Climate and Soil Types
Climate and Soil Types
Variation in climatic factors and rock properties, therefore, lead to different types of soil development in different climatic conditions, as follows :
1. Laterization. Laterite (L. latus=brick) soils are reddish brown in colour and are found in the warm and humid (=heavy rainfall) tropics. In the process of laterization, iron and aluminium oxides which are resistant to decomposition, do not leach down but remain in the surface soil. Silicic acid (i.e., colloidal form of silica) on the other hand leaches to lower horizons. Laterites are comparatively less fertile soils and are found in Australia, India, some warm parts of Europe and North America.
Lotsol is a wider term than laterite and currently used to refer to soils of warm humid belt of the earth where silica usually leaches to lower horizons while oxides of iron and aluminium remain on the surface. Lotosol soil is also called oxide and ferrasol and is poor in bases and contains low organic content. It is rich in free quartz grains and kaolinite clays.
Vertisols are the other characteristic soils where there is a long dry season. These soils are formed from limestones, marl or ferromagnesium rocks and rich in montmorillonite clays. During dry summer, deep cracks are formed in vertisols and these cracks get filled with clay due to dust blow which in the rainy season on wetting swells so much as to form small bumps. Thus, vertisols are characterized by cracks in summer and bumps in rains.
2.Podsolization. It is the most actively studied soil forming process. It takes place in cold humid climate under forest vegetation (chiefly of genera of Ericaceae and conifers) where leaf litter and other organic matter decompose slowly, chiefly through fungal activity. Litter contains high lignin and low nutrient (particularly calcium) contents; it is also rich in phenolic compounds which inhibit microbial activities. In consequence, such a litter is acidic in nature. The water percolating through such litter, being acidic dissolves out with it minerals and humus contents (such as carbonates, sulphates and iron and aluminium compounds) from A-horizon of soil. These leached materials reach to the lower horizons, being collected in the form of a hard, distinct layer in the B-horizon. Leaching results into a grey ash- like surface called podsol (Russian pod = under, zole = ash). In the Indian conifer forests of the Himalayas true podosols are not met with, mainly due to alternate phases of wet and dry seasons.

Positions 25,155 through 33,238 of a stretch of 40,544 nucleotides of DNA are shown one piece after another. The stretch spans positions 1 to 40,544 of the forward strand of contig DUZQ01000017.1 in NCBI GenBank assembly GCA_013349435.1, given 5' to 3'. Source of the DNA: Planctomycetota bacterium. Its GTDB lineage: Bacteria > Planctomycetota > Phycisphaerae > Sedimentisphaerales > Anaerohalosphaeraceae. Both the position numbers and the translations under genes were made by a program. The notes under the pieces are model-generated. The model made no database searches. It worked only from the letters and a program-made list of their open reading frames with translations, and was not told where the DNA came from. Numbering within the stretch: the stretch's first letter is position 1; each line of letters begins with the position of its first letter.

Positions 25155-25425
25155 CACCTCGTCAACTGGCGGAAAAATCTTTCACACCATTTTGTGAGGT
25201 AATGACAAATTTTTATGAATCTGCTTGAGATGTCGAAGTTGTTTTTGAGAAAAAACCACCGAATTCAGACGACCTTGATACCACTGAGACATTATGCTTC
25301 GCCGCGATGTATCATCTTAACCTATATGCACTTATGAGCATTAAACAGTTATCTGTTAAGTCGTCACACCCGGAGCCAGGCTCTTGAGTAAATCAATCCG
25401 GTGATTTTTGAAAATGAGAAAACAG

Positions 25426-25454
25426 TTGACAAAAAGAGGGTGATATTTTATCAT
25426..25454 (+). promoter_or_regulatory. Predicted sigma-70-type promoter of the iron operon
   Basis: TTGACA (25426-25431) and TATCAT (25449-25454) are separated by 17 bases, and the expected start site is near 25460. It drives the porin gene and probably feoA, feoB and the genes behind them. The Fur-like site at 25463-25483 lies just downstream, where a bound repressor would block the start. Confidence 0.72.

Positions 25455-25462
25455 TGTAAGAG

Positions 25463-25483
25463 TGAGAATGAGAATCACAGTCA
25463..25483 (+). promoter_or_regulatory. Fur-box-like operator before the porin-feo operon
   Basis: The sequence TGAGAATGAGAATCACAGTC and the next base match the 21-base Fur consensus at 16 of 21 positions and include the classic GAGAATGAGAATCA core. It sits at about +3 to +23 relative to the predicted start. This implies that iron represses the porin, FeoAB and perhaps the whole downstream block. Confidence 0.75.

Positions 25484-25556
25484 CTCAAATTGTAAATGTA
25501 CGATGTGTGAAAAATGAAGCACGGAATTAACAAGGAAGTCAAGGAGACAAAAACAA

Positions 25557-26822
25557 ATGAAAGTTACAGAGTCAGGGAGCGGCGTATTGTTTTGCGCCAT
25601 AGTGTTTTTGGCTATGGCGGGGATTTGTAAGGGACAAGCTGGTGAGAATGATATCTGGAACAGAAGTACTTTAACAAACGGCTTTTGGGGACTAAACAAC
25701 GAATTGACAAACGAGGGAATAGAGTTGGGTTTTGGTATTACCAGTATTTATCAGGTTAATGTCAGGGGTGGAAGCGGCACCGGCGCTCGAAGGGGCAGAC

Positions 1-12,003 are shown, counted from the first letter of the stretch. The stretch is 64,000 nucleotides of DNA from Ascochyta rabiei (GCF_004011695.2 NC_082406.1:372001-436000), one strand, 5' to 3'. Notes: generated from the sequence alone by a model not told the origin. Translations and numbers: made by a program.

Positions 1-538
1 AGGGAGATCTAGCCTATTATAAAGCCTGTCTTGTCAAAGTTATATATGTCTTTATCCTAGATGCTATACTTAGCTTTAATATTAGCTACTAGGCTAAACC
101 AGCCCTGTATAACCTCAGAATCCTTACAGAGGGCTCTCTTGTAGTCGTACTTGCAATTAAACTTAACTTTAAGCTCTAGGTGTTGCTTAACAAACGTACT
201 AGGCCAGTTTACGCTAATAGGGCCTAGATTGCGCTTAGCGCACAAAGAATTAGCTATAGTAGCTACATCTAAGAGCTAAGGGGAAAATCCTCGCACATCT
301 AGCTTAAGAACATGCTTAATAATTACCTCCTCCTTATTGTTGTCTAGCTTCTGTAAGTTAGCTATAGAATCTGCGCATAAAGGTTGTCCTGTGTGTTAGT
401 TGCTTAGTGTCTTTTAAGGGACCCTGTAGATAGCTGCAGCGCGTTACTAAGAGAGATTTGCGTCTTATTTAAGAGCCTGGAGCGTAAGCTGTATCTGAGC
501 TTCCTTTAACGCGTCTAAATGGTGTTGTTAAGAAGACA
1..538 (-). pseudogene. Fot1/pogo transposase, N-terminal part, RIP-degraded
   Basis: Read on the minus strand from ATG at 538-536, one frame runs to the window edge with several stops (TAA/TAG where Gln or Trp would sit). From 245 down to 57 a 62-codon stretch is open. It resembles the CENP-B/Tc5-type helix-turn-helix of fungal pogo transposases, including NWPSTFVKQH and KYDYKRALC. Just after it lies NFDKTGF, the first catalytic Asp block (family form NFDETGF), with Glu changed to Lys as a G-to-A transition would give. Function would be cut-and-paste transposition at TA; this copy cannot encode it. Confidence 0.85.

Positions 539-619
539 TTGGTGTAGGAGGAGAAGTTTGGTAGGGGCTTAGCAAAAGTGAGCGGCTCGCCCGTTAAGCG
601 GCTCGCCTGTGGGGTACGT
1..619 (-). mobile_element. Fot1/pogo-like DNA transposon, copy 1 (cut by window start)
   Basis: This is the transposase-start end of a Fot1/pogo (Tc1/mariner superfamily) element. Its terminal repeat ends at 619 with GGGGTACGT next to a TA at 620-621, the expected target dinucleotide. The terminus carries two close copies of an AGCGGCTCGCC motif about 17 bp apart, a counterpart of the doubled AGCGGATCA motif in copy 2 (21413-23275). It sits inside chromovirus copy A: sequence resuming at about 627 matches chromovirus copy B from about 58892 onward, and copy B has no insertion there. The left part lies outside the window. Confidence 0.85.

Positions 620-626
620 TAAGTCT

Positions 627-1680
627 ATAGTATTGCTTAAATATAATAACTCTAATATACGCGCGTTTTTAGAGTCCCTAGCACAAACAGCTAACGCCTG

3.Gleization. In humid climates, due to high ground level or retention of surface water in the soil, water-logging and consequent reducing conditions are fairly common. Under such reduced conditions firstly due to ferrous compounds, the soil colour becomes blue-grey or grey, and secondly the rates of decomposition of the organic matter are slow. These together result into the accumulation of a sticky compact layer of blue-grey colour at the bottom of B horizon. This process in called gleization and the soil as gleys. Gleization also takes place in ice covered regions of arctics (also tundra) where soil is not saline.
4.Melanization. The process is very common in regions of low humidity where humus is formed from the organic matter. As a result of melanization, the black humus along with water is mixed in the A-horizon of the soil which turn dark-coloured. Such a blackish brown top soil is called chernozem and it has a minimum leaching, so it is rich in organic detritus.
5.Calcification. It is a common process found in North India, where calcium in the form of calcium bicarbonate dissolves in water and leaches down escaping adsorption around dry particles. The leached CaCO3 gets precipitated at the depths of about half to three metres, depending on the quantity of rainfall and depth of infiltration. The precipitated calcium remains in the form of nodules or kankar and form a hard pan. This gradually reduces soil fertility. In the Northern India the kankar nodules are unearthed and are used in the building of roads and in the preparation of lime. Calcification is typical of grassland and a layer of calcium carbonate generally occurs at the base of B horizon. Sometimes, a layer of more soluble calcium sulphate (gypsum) is also present. There are some other types of soils such as a hydromorphic, halomorphic and azonal.
Hydromorphic soils are formed on poorly drained water filled regions with poor aeration, i.e., they are highly reducing soils in which ferric ions are reduced to ferrous. But in dry seasons the soil becomes aerated and ferrous is again converted into ferric. The hydromorphic soils of tropical paddy fields are called grey soil. Halomorphic soils are characterized by the presence of high salt contents on the surface. Salinity and alkalinity are commonly found in big patches in the North Indian states resulting into the formation of usar or reh soils. In fact, such soils result due to upward capillary movement of dissolved salts from the rising water table in too frequently irrigated and fertilized regions, or from nutrient rich water received through stream flow from the surroundings during the periods of high rainfall. On evaporation, salts in different forms are left on the surface. Grazing animals often lick such salt deposits to fulfil their metabolic needs. Azonal soils lack horizon B and the horizon A is also thin. Among azonal soils, the common are lithosols found on mountain tops where parent rock is quite hard and resistant to weathering. Regosols are formed from volcanic deposits.